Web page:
The band adheres to the old school way of releasing a new album per year and then undertaking a touring cycle behind before repeating the whole process again and again. So have you got new material for the next album already?
Yeah and as much as everyone would hate for me to tell them that, yeah were working on new songs. But we are always doing that in reality. But I work on songs the way it works best for me, which is I just record a lot of pieces consistently, through all the traveling we do as a band, and in between the brief breaks while I am at home. I record a lot of riffs and vocal lines and lyrics. So when we finally head into the studio, it is more about picking the right parts, as it is important to not become too set into a song and feeling you can't edit a song.
You mentioned the amount of traveling the band does, so how do your audiences compare around the globe?
I feel real lucky you know. We went to Paris for the first time two years ago and as we were heading over there, I had all these people, and everybody telling us that a rock band never does well in Paris. Yet the first show we played there, sold out! And it was crazy. But something happened around that period because it seems to be a similar thing wherever we travel to now around the world.
You guys are very much on the ball when it comes to the whole social media aspect to the music industry. So how important has that been to the band's evolving success?
The best way to illustrate that is by the huge response we had to our gear being stolen and how by utilizing social media, we ended up having the gear returned to us, everything but our guitars that is.
You're still trying to recover the guitars?
Yeah, and one of them was a '81 Precision bass special that I loved.
The power of social media is incredible today
"With our music, you just go in and record it and just hope for the best."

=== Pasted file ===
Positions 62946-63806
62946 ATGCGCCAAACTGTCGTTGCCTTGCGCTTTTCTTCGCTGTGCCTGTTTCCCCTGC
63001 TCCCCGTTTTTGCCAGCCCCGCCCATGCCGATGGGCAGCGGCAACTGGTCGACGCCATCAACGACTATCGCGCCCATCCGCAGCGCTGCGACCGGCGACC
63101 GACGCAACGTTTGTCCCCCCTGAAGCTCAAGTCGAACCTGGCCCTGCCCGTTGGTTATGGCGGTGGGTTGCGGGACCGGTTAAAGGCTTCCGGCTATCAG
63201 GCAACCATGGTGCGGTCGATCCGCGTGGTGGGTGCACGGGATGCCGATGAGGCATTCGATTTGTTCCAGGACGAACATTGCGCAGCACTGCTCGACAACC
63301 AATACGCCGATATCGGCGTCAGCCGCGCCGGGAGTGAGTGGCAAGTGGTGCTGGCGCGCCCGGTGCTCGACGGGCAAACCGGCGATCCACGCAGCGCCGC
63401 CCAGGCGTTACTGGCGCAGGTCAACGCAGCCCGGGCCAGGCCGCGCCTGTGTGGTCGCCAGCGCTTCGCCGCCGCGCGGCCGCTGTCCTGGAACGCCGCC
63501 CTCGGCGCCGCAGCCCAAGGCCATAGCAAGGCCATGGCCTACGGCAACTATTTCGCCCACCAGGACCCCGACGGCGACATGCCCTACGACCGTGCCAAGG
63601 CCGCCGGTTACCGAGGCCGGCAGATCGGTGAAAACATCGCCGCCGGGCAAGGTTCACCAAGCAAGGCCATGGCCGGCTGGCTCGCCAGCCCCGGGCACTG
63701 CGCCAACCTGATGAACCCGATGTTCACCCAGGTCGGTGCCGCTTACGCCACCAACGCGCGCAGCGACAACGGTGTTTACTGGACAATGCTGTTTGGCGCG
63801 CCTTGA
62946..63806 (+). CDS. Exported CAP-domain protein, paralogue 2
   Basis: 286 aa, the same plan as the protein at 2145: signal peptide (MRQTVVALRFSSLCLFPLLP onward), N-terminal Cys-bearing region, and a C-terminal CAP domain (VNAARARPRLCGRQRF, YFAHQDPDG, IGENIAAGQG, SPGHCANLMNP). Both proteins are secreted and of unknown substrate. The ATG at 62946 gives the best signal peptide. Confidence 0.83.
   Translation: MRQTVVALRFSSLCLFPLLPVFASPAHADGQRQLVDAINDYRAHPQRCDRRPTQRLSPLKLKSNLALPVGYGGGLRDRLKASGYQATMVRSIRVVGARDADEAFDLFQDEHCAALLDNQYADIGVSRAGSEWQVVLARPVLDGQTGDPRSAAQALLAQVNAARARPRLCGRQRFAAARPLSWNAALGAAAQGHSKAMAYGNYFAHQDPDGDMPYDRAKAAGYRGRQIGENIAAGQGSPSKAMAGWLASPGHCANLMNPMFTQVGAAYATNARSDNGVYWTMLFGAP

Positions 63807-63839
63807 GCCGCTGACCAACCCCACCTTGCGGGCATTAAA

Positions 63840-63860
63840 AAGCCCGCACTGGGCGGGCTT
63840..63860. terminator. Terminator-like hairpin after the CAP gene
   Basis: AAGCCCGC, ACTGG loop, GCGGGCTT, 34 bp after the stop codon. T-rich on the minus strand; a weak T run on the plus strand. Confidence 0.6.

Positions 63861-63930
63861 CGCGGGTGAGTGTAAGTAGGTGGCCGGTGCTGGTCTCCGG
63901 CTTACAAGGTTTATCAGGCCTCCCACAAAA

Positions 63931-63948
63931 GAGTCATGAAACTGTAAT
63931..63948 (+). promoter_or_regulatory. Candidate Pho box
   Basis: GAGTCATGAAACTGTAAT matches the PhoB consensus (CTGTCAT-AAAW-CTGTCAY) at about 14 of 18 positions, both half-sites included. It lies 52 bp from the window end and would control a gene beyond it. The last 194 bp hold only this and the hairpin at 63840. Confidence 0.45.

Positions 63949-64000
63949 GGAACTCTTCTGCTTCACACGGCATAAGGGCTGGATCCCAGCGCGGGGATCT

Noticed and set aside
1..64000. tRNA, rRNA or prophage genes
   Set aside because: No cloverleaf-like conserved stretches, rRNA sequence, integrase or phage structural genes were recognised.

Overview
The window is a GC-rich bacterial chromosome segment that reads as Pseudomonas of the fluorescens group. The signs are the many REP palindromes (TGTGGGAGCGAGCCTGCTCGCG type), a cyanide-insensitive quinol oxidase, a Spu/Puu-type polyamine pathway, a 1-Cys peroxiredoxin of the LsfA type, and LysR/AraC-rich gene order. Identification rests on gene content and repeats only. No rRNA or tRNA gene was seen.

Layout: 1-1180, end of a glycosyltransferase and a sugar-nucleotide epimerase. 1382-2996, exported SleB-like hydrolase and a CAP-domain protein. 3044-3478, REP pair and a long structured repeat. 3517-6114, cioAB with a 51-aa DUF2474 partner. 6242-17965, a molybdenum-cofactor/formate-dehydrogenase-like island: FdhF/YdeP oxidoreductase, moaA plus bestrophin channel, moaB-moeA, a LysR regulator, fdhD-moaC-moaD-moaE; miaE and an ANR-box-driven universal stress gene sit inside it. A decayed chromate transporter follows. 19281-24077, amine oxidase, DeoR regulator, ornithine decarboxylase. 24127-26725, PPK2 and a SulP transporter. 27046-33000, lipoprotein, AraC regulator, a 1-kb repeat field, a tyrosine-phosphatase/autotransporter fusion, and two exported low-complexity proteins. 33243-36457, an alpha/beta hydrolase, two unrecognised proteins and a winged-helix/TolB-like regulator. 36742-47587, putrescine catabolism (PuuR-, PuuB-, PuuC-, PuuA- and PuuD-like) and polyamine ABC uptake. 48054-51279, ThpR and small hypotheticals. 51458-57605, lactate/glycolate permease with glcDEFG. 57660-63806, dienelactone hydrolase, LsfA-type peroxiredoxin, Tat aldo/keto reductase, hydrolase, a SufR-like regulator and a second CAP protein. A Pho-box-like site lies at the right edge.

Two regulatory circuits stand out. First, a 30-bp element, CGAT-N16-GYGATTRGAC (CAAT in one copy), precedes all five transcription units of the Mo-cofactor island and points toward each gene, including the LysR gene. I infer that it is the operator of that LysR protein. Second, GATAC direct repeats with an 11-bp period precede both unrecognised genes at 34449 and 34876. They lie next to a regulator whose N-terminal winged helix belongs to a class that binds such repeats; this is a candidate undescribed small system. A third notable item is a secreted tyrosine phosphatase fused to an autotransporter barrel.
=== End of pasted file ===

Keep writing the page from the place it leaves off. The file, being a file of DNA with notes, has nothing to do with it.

Yeah, and that whole thing, it even made network news in multiple states. Funnily it was the best thing to have happened to the band and I mean that in the most humorous way, because we ended up on network news and no body gets advertising on network news! And because of the celebrity shift and all, I feel really privileged to have such a great following. But the reality is I am a music fan. And we are all music fans. Just imagine if there was an option when I was a kid to get online on some band's forum and say, hey what kind of pedal are you using' and to just get a reply and a public reply for that especially if people had the same question, and even if you got the same reply, it would have been really cool.
Speaking of gear, what are you currently using on this latest tour?
I have a 1968 Gretsch Viking as my main guitar and pretty much most of my amps are from the 1960s too. I have a '66 Fender Bassman, a '64 Fender Super Reverb, a '64 Fender Champ and a 1958 Fender Showman. I also have a couple of newer Fender amps too which are really cool but there is something to be said about those old hand wired amps, as each one sounds a little bit different and you can really find your own sound with them.
Have you had any really weird tour moments while on the road?
I guess we have had many but the thing with our band is that we're always doing something. We will go to all the parties and will show up at parties and we will go and do all those things because nobody really cares or looks at it like this, Oh, I play in a rock band and I have to be prepared for tomorrow'. Well we don't, because we practice just so much.
Finally, what do you want to achieve as a songwriter and guitarist?
I want to make music that you want to hear that you also feel is missing. It is one thing to be in a band that is all about hype and paying homage to current music trends, but that is not necessarily what I want to do. It has more of a drive behind it for me underneath it all and it also needs to be exciting. It took us five years to sign to Atlantic and in all that time we never did any network TV, and before we played any network TV in the States and that was due to the fact that I believed we needed to practice. We needed to get better as a band first. I and nobody else were looking for instant gratification. I admit it would have been cool in the beginning to do it, but I am glad we waited. And we were lucky too that we had management that was willing to wait with us and help us to grow and so we could show honesty with our music. So the ultimate goal for me is to make a better record every time and to be really critical of myself because that is what being creative is all about. It is definitely not thinking you're better than anyone else it is just about making good music.
Interview by Joe Matera